Although Ken Burns's effort to make real the face of war and combat American ignorance about WW II is laudable, in so doing he contributes to an underlying ignorance. His treatment of the US role in the war supports the popular misconception that it was the central one when, although important, our battlefield role was a minor one. Three quarters of the German forces were fighting the Soviet Union when allied forces hit the Omaha Beach and the major battles of the war had already been fought, including the battle of Stalingrad, a German defeat and the turning point of the war.
Although the 400,000 US WWII deaths is a large and tragic number, at Stalingrad alone the Soviet Union lost almost 100,000 more than that. About 10.7 million military and 11.9 million Soviet civilians were killed during the war, about 13.44 percent of the total population. (Recently released Russian figures put Russian deaths at the Battle of Moscow at 1.6 million, with German deaths there at 600,000.)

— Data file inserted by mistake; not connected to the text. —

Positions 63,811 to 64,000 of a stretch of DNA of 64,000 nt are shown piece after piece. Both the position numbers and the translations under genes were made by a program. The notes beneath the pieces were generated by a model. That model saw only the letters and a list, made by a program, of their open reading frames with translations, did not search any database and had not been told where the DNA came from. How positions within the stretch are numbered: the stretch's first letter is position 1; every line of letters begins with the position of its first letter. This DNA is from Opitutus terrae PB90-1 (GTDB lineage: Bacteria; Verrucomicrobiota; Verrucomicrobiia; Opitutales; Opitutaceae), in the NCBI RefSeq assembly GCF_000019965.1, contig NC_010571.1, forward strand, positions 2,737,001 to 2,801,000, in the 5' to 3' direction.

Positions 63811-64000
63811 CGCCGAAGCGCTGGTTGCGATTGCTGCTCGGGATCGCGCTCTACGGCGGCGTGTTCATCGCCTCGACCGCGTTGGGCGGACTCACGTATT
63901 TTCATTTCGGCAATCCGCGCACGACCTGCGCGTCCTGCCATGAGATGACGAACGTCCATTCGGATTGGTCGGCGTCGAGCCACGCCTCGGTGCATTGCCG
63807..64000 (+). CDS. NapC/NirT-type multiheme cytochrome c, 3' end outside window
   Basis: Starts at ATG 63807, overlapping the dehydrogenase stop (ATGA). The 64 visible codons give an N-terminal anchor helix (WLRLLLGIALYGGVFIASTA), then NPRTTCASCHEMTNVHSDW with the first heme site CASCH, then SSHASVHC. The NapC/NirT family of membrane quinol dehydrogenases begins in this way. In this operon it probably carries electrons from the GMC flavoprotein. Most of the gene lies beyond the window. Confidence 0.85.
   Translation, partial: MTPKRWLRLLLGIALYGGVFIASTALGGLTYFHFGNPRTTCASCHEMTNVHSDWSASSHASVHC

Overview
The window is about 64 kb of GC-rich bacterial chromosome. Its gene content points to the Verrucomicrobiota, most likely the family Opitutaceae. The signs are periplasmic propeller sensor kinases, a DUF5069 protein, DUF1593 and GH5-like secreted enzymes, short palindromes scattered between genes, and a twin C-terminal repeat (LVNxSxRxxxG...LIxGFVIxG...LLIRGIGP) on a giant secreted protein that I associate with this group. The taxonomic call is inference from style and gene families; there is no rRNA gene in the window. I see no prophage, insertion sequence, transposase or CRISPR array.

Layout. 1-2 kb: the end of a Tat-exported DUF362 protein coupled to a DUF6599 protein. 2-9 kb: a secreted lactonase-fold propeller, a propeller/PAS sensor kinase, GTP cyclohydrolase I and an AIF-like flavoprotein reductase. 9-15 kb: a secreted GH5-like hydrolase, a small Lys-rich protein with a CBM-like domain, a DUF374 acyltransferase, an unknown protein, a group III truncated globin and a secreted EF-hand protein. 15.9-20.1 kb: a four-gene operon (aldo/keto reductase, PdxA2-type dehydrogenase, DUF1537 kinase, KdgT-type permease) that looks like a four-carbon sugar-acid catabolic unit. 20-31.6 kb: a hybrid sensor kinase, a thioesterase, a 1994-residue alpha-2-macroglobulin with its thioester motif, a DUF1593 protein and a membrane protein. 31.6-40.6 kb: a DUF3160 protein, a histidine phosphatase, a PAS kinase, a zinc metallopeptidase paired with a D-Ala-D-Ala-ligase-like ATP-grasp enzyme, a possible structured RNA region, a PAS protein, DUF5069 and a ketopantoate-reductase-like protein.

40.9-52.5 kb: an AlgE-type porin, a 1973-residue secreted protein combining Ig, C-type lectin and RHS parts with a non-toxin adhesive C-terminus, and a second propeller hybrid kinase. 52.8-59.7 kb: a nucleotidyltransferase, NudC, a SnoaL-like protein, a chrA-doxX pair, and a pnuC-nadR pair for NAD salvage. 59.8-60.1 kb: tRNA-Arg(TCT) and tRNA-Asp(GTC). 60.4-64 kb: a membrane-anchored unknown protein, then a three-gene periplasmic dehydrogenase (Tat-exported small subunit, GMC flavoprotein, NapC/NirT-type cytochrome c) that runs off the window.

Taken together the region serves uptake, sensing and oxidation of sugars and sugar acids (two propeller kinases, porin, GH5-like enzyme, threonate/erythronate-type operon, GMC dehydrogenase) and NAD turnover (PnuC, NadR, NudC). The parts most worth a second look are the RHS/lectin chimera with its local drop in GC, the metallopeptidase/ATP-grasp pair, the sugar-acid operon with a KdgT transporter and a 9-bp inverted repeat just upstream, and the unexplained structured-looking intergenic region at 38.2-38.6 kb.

Burns also accepts and repeats the notion that the use of the atomic bomb was necessary to save American lives because the Japanese refused to accept unconditional surrender. In fact, it is now generally known that the only condition they held to was that the life of their emperor be spared (something that was done anyway). Our refusal to agree to this did not save American lives, it cost them, to say nothing of the death and destruction rained on Japan!
Finally, we used the bomb because we had it, and we used the second one because that's all we had.
Oct 12 2007 - 9:59pm